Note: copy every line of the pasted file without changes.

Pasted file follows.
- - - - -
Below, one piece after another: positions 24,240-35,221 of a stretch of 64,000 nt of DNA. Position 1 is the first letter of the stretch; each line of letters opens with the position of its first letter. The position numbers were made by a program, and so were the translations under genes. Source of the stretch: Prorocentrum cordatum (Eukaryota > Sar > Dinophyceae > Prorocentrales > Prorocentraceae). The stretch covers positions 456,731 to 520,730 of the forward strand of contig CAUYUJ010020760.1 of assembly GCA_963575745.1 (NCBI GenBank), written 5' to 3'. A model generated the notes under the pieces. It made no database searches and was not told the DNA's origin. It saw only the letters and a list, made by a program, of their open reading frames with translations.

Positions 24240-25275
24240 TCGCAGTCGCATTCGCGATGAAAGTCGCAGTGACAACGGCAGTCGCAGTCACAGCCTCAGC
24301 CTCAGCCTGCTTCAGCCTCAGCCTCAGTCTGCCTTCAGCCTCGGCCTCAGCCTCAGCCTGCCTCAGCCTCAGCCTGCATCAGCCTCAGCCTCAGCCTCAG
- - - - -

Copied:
Below, one piece after another: positions 24,240-35,221 of a stretch of 64,000 nt of DNA. Position 1 is the first letter of the stretch; each line of letters opens with the position of its first letter. The position numbers were made by a program, and so were the translations under genes. Source of the stretch: Prorocentrum cordatum (Eukaryota > Sar > Dinophyceae > Prorocentrales > Prorocentraceae). The stretch covers positions 456,731 to 520,730 of the forward strand of contig CAUYUJ010020760.1 of assembly GCA_963575745.1 (NCBI GenBank), written 5' to 3'. A model generated the notes under the pieces. It made no database searches and was not told the DNA's origin. It saw only the letters and a list, made by a program, of their open reading frames with translations.

Positions 24240-25275
24240 TCGCAGTCGCATTCGCGATGAAAGTCGCAGTGACAACGGCAGTCGCAGTCACAGCCTCAGC
24301 CTCAGCCTGCTTCAGCCTCAGCCTCAGTCTGCCTTCAGCCTCGGCCTCAGCCTCAGCCTGCCTCAGCCTCAGCCTGCATCAGCCTCAGCCTCAGCCTCAG